I am pregnant, I just lost my job due to COVID, and I have $ 15,000 in a 401 (k) plan. Will my husband and I ever be able to retire?

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I just turned 38 and my husband 44. We do not have a company retirement account, nor an individual one. He is self-employed and my last company had no benefits. My husband collected savings (from previous job) for an emergency years ago. I have $ 15,000 in a retirement account from an old job that I quit years ago and haven’t touched it since.

We regret our lack of retirement savings, even though we barely had money to save then. We always had unexpected expenses over the years, in addition to regular bills. We were able to start saving money in the last 2 or 3 years. We pay off all of our school loans, we have no more credit card debt, one car is paid in full (the second car we still owe). We have saved about $ 80,000 in cash. Our home equity is around $ 400,000 and we still owe $ 370,000 on that loan. Our mortgage is cheaper than renting in our area, where we want to stay. Home prices are too expensive for us to move elsewhere. We plan to refinance for a lower interest rate. A few months ago, I was fired due to COVID-19 while I was pregnant. With the high costs of child care, the pandemic, and baby number 2 on the way, we decided to stay home, rather than work full-time, for the next two years. My husband’s income can cover the bills, but now we are back to “not much left to save.” What can we do to maximize our current savings? Any advice on what kind of retirement plan or savings accounts to open? We want to retire at 60 or 65. Hopefully it’s not too late for us. Thank you! Late Start Retirement See: I’m 55, tired of ‘soul crushing jobs,’ I have $ 1 million badly invested. Can I withdraw now?

“’We regret our lack of retirement savings, even though we barely had money to save then. We always had unexpected expenses over the years, in addition to regular bills. ‘”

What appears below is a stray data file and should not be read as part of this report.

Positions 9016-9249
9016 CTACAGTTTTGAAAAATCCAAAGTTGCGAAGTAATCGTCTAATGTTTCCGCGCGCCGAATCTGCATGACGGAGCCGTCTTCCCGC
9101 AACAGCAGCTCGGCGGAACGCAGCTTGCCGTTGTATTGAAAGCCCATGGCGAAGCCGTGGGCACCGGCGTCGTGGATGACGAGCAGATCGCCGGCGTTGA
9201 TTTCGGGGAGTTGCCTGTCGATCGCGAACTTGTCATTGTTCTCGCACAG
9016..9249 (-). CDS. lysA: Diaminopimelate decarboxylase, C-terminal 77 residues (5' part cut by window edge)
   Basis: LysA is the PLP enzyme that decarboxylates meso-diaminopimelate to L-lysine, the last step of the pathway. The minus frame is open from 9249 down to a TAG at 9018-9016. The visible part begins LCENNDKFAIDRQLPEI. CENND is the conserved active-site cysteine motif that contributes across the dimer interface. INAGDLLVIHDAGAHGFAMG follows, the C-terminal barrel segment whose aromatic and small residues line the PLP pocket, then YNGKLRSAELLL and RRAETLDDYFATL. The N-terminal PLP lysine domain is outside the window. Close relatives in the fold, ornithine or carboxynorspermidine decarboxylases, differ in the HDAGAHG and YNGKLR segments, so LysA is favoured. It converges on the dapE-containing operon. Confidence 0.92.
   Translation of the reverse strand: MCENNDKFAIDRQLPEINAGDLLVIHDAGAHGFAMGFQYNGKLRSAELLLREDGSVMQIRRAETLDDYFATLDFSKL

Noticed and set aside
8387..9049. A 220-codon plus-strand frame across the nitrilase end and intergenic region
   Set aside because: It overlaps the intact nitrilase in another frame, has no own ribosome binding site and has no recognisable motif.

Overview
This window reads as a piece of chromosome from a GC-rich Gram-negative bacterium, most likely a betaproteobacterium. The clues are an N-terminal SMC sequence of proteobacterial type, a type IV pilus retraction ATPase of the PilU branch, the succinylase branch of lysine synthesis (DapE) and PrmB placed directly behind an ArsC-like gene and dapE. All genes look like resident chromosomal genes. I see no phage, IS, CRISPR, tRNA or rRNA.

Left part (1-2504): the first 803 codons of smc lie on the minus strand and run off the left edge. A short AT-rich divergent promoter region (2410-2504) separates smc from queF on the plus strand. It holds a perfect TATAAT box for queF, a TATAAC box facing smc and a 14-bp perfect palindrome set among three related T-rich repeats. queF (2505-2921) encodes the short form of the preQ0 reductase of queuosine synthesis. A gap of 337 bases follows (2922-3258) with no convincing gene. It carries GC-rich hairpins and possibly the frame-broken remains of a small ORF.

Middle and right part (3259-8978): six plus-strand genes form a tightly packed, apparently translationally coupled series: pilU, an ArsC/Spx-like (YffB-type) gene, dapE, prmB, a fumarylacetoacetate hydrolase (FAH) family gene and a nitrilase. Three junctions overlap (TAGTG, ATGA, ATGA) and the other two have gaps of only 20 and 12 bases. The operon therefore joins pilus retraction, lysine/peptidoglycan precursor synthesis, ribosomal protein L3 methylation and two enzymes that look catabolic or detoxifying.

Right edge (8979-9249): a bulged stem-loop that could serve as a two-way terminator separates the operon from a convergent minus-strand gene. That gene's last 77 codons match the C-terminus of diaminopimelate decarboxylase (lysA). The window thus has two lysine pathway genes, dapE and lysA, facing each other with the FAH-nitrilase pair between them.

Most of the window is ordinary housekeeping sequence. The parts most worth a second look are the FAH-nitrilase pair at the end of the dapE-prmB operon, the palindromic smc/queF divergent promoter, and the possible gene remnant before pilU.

Dear Late Start Retirement: First, the good news – it’s not too late to start. While the ideal time to start saving for retirement is in your early 20s, just for the perks of compound interest, you still have a long time before you retire – there’s hope! Now for the less than ideal news: You are right to be concerned about your lack of retirement savings. Prioritizing retirement savings is imperative, but it is difficult to do so when you are raising a family, working on a salary, and having to pay daily expenses. Many people struggle with this. You’re not alone. To know whether or not you are really on track, you will need to do a more comprehensive analysis, including how much you expect to need in retirement and what sources of income you will have in retirement, such as personal savings. , a pension and Social Security. There are also many variable factors here. I know you mentioned retiring around age 60 or 65, but you may decide later that you would like to continue working in some capacity at that age, or either of you may have to leave the workforce earlier due to unexpected circumstances. This is where working with a financial advisor could really help you: They will consider all kinds of possibilities, for better and for worse, and will work with you to achieve realistic goals. Truth be told, it can be difficult to reach the goal of retiring at age 60 or 65, at least comfortably. Again, this depends, but it is at least worth acknowledging, as the additional cash flow is limited. For this reason, you may decide to delay your retirement term, even if it’s just a few years, to give yourself a better chance to save. “Waiting to retire has the double benefit of having more time to save and relying on your savings to pay off your income for fewer years,” said Sean Pearson, financial advisor for Ameriprise Financial. “Simply put, the last 15 years of your retirement will cost a lot less than your 25 or more years of retirement, especially if you have more time to save for it.” Still, there are things you can do now to prepare for the future, if you’re not yet ready to make the decision of exactly when to retire (and who is right now?) Have a figure in mind: an ultimate monetary goal – help for multiple purposes, including keeping you accountable on this path to retirement. “It’s very difficult to be motivated by a fuzzy long-term goal,” said Chris Chen, chief executive officer and financial advisor at Insight Financial Strategists. “It is not enough to know that you need to have money for retirement, you need to know how much money you need to save and invest to reach the specific amount you will need at age 65.” Stay-at-home mothers have tough jobs, and it makes sense why you would want to take on this role in the midst of a pandemic and with such high childcare costs. If this is the route you take, have a cash reserve on hand, as you’re not sure when exactly you’ll return to the workforce, said Jennifer Weber, vice president of financial planning at Weber Asset Management. Don’t Miss: I am a 32 year old stay at home mom and my husband makes $ 150,000 a year. Will I ever be able to enjoy a retirement? But then invest some of your money. Weber recommends putting a portion of your savings into an individual retirement account now. The maximum for people under 50 is $ 6,000 per year. There are Roth IRAs, which are funded with after-tax dollars and have tax-free distributions, and traditional IRAs, which are funded with pre-tax dollars, but withdrawals are taxed. (The answer to which is the best depends on your situation and tax brackets now and at the time of distribution; here is more information). To invest in an IRA, you must be generating income, but there is a special rule for married people: If one of the spouses is working, both can contribute to the IRA as long as the compensation and eligibility requirements are met and they file a declaration of joint tax. They are known as “IRA for spouses.” Under this rule, the two of you could contribute a total of $ 12,000 between the two of you a year. There are also retirement plans that your husband can start on his own as a self-employed person. The Internal Revenue Service lists a few options here. Finding the dollars to invest can be difficult, especially given your situation, but finding some money to save will really pay off in the future. For example, if you could save $ 10,000 a year for the next 20 years and increase it at a rate of 5%, you’d have $ 350,000 in savings, said Arthur Ebersole, founder and CEO of Ebersole Financial. “That, along with Social Security, should allow them to retire, especially if they own their home directly,” he said. “It won’t be glamorous and they will have to set expectations as such, but it is achievable.” This, of course, is only doable if you can still afford your home, utilities, food, child care, health care, and other necessities. See also: I’m a 31-year-old engineer who wants to switch to a lower paying job one day. What rate of return do I need to maintain my retirement savings? Here’s what else you should be working on in the meantime if retirement savings are a priority for you – keep your expenses as low as possible without depriving yourself. First, make sure your expenses are below your income, Chen said. Then try to put them below your income minus your savings needs. Also be strategic, said Michelle Buonincontri, financial adviser at New Direction Financial Strategies. Get together as a couple from time to time to go over your budget and household expenses and come up with a method to “get ahead” of unexpected and random expenses, she said. “I love using bundles for multiple savings goals, as it creates clarity and accountability by ‘deciding’ to transfer from those spending accounts, rather than swiping a debit card and wondering what happened at the end of the month,” he said. Automate your savings too, Buonincontri said. After reviewing your monthly finances, including carefully studying your credit card and recent bank statements to see how money is coming in and going out, try dedicating a portion of your income to your retirement savings goals before even letting it go. actually lands on your account, where it is you are most likely to see and spend it. You have a solid foundation, the advisers said. He has no consumer debt, he paid off his student loans, said Dennis Nolte, financial adviser for Seacoast Investment Services. You have a car loan and a mortgage, but that also means you have a home equity. You have a sizeable emergency fund and understand why you are where you are on your retirement savings journey. Choosing to stay home to care for children is not just an economic decision, but also a quality of life decision. So I’ll end this and hope you keep that in mind: “retirement” is a loose term these days. It’s not what it was 20 years ago, when you expected to leave it at 65 and move to the beach. People are completely redefining this phase of life, as well as the path to it. You may decide later in life that you really don’t want to go back to work anymore, or you and your husband may want to take up a hobby to make money or a side job that will give you additional cash flow in “retirement.” “There are many ways to manage your career and family choices,” Pearson said. There are many ways to manage ‘retirement’ ”. Questions about your own retirement savings or where to live in retirement? Email us at HelpMeRetire@marketwatch.com